Thursday, August 13, 2009

Entertainment Culture II: The Cowardice of Christians

So I was reading over this old study by the Barna group and how Christian parents tend to buy questionable entertainment material for their own children, especially around Christmas time.  The study found that:
…the most widely purchased media by Christian parents in the past year were DVDs of movies and TV programs. More than three out of four Christian parents (78%) had purchased such disks for their teenagers and almost nine out of ten Christian parents (87%) had purchased DVDs for their children under 13. However, one-quarter of those adults (26%) did not feel comfortable with the DVD products they purchased.
The next most popular type of media content purchased for children by Christian parents were music CDs. About six out of ten parents bought these discs for their kids, yet one out of every three of those parents (33%) had concerns about the content. This was more evident among the parents of teenagers than among those who were buying music for pre-teens.
Slightly more than half of all Christian parents had purchased video games for their children in the past year, in both the pre-teen and teen categories. About four out of ten pre-teen parents (39%) were concerned about the content of those games, compared to nearly half of the parents of teen recipients (46%) who admitted to such concerns.
Similarly, about half of all Christian parents (51%) had purchased magazines for their children. Roughly three out of ten Christian parents (31%) were not very comfortable with the content of the magazines acquired for their children.
Computer software was bought by 36% of the Christian parents of pre-teens and 39% of the Christian parents of teenagers. Overall, one out of every four Christian parents who acquired software for their children (24%) was not comfortable with the software.
The least common media form acquired by Christian parents for their children were downloads for mobile phones. Just 3% of the parents of pre-teens and 19% of teen parents bought one or more downloads for their children. Overall, a large majority (70%) possessed concerns about the content of those downloads.
While the comfort levels are generally low, they should be lower.  When one-third of parents are uncomfortable about the stuff they buy their children, there is a serious problem among Christian parents.  If you have a doubt about the content of the media you are buying for your children, should you really buy it?  I know I would not and I would tell my wife that anything she buys that I find unacceptable would be returned.  When one spouse says no to a decision like that, then the other one should comply.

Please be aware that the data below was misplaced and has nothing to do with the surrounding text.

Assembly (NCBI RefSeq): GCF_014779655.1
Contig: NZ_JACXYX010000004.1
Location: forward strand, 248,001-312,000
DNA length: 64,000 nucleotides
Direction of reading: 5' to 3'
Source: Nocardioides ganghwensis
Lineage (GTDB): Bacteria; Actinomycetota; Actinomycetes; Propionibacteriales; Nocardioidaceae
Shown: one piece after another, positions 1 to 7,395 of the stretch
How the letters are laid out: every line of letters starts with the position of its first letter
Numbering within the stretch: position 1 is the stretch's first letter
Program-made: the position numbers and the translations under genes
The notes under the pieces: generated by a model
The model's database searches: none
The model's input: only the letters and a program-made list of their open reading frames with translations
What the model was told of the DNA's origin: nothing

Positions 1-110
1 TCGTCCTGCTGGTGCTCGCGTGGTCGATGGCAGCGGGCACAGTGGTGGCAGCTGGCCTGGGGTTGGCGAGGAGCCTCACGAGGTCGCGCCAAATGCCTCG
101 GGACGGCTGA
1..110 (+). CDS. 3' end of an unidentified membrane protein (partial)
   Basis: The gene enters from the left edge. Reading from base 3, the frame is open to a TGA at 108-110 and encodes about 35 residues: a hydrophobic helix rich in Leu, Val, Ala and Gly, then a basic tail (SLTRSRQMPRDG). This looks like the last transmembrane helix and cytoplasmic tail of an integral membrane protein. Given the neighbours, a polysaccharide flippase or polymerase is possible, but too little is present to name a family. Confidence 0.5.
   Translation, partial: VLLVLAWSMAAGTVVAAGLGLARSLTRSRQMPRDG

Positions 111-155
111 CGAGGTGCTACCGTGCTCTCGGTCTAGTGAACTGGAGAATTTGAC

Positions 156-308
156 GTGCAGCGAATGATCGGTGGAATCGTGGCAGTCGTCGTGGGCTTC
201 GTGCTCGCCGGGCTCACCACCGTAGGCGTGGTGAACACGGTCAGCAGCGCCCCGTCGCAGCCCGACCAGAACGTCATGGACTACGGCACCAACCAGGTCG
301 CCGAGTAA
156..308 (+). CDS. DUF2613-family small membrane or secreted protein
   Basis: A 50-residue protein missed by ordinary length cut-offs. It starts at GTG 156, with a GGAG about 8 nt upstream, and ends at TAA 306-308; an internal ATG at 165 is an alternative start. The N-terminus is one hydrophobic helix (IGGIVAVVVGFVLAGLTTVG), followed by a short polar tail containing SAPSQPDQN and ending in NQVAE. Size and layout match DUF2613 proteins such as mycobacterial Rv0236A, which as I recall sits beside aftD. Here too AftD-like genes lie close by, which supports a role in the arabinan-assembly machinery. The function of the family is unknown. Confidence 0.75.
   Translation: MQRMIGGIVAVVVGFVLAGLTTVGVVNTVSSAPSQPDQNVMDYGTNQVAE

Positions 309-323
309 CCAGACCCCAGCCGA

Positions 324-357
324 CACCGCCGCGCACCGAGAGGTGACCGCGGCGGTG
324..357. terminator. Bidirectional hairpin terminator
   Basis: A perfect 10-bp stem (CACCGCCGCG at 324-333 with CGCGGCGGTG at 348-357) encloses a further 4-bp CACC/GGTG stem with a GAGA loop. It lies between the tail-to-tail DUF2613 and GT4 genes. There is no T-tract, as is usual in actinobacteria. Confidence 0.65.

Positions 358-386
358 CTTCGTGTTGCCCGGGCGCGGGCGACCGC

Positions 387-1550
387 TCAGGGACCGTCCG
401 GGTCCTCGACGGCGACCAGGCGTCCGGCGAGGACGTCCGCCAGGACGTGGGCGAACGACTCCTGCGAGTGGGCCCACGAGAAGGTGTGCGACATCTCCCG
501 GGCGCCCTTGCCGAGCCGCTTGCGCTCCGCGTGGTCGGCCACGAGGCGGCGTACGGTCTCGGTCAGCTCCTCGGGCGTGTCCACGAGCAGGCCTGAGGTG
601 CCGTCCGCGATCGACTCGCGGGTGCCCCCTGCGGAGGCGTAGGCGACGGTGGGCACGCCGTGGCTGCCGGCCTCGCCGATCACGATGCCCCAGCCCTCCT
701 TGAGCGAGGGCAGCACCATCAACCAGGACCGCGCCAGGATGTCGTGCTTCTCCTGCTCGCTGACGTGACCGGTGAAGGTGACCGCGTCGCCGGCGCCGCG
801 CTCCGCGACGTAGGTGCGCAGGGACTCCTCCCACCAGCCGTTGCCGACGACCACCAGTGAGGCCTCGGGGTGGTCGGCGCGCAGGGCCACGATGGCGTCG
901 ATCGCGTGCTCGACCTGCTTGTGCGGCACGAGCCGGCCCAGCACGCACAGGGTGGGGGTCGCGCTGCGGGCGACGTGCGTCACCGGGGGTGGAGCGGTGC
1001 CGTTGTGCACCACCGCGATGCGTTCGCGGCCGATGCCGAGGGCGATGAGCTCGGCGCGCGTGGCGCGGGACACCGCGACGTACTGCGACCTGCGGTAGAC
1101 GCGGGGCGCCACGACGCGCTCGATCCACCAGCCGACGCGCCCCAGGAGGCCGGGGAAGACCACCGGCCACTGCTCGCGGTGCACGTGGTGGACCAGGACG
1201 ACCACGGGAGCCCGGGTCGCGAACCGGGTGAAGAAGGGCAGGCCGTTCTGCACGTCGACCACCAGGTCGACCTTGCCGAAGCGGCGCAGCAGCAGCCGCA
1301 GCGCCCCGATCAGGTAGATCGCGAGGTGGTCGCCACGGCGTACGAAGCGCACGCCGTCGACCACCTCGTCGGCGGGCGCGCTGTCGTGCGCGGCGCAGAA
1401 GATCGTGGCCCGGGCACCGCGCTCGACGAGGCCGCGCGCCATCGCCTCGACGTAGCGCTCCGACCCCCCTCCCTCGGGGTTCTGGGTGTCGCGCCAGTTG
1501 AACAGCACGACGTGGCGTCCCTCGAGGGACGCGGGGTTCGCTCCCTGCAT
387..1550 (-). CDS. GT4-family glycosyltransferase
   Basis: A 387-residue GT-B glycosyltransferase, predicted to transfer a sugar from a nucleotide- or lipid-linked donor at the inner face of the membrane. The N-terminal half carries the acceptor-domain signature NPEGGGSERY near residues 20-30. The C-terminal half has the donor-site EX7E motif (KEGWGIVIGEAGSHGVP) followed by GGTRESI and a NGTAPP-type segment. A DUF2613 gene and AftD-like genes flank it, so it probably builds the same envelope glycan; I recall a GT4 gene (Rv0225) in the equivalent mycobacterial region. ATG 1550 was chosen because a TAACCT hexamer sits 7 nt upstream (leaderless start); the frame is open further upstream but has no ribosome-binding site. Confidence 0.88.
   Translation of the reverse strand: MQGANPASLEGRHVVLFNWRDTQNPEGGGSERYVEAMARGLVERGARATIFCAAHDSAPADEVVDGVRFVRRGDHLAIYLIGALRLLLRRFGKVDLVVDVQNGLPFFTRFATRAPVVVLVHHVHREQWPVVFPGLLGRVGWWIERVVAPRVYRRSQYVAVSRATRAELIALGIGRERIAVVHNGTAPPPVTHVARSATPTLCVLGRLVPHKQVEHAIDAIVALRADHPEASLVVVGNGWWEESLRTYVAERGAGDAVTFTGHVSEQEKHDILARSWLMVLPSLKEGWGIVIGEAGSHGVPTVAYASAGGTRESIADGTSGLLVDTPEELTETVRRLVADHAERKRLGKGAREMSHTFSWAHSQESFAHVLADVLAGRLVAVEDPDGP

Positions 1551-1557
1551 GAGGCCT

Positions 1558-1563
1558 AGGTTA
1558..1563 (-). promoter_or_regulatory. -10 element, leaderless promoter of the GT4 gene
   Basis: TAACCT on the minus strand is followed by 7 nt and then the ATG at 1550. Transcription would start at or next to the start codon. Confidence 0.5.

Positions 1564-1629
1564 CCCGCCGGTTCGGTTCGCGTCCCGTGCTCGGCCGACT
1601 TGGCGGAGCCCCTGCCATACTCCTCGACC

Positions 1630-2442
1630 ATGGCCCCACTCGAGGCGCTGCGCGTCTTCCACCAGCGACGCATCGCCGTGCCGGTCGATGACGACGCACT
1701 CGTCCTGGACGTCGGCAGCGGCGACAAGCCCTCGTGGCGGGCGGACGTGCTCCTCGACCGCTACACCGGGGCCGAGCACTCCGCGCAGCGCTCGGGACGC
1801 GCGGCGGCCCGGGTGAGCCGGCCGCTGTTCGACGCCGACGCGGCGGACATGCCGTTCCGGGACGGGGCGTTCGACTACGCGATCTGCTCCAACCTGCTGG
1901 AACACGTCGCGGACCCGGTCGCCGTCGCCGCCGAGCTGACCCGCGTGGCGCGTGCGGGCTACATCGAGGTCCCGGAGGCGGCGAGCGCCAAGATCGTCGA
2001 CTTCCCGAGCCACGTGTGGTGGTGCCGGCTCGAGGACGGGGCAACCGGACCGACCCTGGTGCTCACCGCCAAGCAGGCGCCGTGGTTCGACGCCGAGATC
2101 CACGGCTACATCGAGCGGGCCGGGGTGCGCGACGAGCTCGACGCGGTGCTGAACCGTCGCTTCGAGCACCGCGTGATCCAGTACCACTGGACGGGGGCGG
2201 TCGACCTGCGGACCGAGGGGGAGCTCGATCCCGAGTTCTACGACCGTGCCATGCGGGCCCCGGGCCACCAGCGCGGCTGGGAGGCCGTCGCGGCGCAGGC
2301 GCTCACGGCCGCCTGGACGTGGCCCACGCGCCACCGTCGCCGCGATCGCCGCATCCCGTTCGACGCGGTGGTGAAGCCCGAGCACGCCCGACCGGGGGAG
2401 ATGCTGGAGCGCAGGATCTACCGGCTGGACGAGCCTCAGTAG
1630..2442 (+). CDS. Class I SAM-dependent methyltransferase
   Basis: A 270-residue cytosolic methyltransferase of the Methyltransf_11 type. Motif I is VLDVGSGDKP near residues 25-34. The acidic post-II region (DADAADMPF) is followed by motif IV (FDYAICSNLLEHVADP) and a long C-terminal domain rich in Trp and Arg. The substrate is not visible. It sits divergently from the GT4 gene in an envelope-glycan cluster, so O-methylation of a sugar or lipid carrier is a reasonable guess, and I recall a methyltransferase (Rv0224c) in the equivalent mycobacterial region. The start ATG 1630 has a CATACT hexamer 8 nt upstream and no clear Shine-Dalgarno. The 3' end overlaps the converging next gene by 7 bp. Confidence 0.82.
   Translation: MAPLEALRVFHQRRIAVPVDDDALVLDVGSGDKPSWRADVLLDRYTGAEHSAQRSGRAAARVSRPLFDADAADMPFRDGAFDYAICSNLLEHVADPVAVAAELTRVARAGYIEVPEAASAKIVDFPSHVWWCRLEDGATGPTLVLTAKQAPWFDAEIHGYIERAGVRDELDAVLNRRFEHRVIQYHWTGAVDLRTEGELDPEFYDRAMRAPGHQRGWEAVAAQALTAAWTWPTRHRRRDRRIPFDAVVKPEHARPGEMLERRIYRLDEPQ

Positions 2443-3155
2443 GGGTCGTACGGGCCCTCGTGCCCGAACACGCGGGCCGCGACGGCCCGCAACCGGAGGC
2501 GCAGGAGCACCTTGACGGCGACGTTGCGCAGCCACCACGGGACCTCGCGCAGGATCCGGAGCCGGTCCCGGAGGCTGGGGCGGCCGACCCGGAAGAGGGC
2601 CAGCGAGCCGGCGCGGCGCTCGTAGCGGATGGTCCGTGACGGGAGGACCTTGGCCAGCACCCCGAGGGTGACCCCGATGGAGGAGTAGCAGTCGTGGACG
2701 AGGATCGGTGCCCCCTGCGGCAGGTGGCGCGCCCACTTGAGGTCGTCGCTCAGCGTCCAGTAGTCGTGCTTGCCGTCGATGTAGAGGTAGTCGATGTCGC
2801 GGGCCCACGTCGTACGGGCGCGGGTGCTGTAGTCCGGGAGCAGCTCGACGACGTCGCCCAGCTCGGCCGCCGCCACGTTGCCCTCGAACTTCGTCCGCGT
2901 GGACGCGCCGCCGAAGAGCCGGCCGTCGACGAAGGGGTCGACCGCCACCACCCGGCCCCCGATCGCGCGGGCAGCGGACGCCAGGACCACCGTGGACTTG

The next section of the study I found to be even more fascinating:
In examining the discomfort of Christian parents related to the media content purchased for their children, the survey data indicated that the parents least likely to buy such media resources for their children were fathers and Hispanics.
The Christian parents who were generally the least comfortable with the content of the products purchased were non-whites and parents involved in a house church. On the other hand, among the Christian parents most comfortable with the media products purchased were single parents, mothers and those who were least active in practicing their faith.
The research examined the media use of the parents interviewed. There was a significant link between parental media use and the level of comfort with the media resources purchased for their children. The more media consumed by the parent, the more comfortable they were with all forms of media they had purchased for their children.
The study also pointed out that parental concern about media content is significantly higher when the products purchased are for teenagers. Parents struggle to walk the fine line between buying things that are morally appropriate while being relevant to the age group.
In essence, single parents are more likely to outsource their parenting to entertainment and not take a second thought about it.  The content of most music, movies, and television shows is usually caked with secular humanism, so Christian parents, single or otherwise, really need to take a look through the content before they allow their children to have it.
This is one of my problems with my fellow Christians.  They will grip and complain about the various problems in our entertainment culture, but when it comes time to step up in their own household, they fail.  While I cannot say I will be perfect in this matter, I will at least try and make a conscious effort to keep any children God blesses me with in a household that honors Him.